There is no greater example of presence than in a young child. I walk my kids to school; fair weather of course. If not it is the SUV, and the trip much more abbreviated, and a lot less beneficial.
I find that many of the things I find myself coaching my kids to abstain from, are simply the examples of youth, innocence, exploration, and harmless expressions of being present in the moment. They often mention to me, “Daddy, I want to grow up right now!” I recoil in horror as many of us wish we could turn back the clocks. I say this not in the dream of having the svelte and slender frame I had as a youth, as somewhere my six-pack turned into a keg; but that the circumstances of our life were so different. It was all about the context.
We had fears, we had obstacles, we had dreams, and we had relationships as we do now, but man oh man, were the contexts much different.
The only ladder we had to climb was to get the Frisbee off the roof.
War. War was a game we played with cards. We would get through the deck and yell, “Two out of three, okay?” The only blood we would experience would be from a skinned knee while climbing a tree. Miracle cures were mother’s kisses. Rebuilding devastated civilizations were what ants did if we stomped on the little mounds of dirt we found punctuating our play areas.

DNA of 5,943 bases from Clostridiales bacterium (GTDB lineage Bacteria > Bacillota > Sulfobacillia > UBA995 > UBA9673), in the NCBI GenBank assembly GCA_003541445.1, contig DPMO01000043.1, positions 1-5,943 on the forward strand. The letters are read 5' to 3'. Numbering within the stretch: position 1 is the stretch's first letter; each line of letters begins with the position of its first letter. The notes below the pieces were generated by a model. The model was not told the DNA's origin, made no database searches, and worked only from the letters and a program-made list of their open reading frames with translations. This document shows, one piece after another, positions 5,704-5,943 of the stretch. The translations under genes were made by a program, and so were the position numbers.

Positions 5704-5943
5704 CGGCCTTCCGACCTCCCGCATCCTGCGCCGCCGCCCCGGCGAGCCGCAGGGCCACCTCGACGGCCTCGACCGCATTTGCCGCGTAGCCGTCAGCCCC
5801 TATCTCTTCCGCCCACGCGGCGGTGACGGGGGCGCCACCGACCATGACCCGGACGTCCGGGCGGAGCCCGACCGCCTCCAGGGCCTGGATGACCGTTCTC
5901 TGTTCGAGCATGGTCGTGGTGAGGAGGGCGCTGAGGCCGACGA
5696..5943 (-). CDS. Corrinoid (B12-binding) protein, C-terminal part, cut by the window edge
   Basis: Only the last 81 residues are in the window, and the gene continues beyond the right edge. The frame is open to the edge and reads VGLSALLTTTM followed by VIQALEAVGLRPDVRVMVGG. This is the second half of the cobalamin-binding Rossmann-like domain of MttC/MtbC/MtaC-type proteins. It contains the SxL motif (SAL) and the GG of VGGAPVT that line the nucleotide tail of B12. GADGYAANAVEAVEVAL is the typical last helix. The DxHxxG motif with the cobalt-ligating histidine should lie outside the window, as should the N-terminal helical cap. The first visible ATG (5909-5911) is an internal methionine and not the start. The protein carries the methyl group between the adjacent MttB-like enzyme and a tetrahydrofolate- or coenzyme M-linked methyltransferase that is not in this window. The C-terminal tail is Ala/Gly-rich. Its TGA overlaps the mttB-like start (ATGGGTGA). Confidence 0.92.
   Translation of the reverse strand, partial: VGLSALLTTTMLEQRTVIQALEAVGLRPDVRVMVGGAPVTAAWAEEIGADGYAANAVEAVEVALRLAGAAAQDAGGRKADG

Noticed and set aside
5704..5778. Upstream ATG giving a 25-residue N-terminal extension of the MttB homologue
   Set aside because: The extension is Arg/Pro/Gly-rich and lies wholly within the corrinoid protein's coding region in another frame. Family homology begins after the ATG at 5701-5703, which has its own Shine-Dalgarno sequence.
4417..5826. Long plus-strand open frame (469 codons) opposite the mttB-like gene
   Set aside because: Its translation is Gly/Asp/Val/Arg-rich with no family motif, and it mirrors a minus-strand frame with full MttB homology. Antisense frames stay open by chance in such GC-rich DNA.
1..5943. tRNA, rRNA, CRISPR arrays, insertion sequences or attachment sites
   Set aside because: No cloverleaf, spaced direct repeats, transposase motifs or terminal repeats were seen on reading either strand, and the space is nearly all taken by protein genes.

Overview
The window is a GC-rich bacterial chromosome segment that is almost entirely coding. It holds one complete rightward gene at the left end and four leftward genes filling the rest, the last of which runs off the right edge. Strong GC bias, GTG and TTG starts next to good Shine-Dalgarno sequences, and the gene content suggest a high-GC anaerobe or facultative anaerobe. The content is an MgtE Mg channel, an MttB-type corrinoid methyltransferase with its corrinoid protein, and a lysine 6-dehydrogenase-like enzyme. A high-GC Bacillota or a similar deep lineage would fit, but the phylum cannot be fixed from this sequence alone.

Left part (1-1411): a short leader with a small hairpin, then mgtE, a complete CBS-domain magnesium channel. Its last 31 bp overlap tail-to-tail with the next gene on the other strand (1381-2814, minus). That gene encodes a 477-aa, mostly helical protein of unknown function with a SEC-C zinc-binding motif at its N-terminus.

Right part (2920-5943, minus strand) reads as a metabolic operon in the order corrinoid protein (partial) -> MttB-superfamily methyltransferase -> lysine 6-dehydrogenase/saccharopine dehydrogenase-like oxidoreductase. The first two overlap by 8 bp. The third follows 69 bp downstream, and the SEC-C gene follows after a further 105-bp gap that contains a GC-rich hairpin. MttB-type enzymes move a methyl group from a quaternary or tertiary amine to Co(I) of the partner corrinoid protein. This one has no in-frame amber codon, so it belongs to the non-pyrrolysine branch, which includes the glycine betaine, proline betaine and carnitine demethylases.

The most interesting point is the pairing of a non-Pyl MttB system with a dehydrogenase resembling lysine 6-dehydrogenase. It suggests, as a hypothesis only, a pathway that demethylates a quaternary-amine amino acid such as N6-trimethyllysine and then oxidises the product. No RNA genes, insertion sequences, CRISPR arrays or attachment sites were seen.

Snap back to reality...
I guess I find that it is spending time with my kids and their friends that allow me this stroll down memory lane. It happened to me yesterday as I encountered a stranger on the street outside my business. Casual pleasantries about the weather detoured into a string of minutes discussing moments from my small town that would make Norman Rockwell proud. I found he was a widower, a handful of years my senior, and after our brief chat, strolled onward with a smile he did not arrive with. Like my kids share their presence with me, I shared with him. That’s how it works.
I like being where I am I guess. I can now reach the cookies unassisted; once being another life goal. I can go as far as my car can take me as opposed to how far I can peddle. Maybe a little more freedom, but the interpretation of that statement leaves itself for another discussion.
As the presence and living in the moment is precious to a child, it is the ability to be present myself that allows me to recognize these things happening in my kids and around me. If I am in-tune, I can tune-in to what my kids are experiencing more so. Although presence of mind is a true gift, I find it is still healthy to occasionally take a little vacation.
Repost from Artisan of the Human Spirit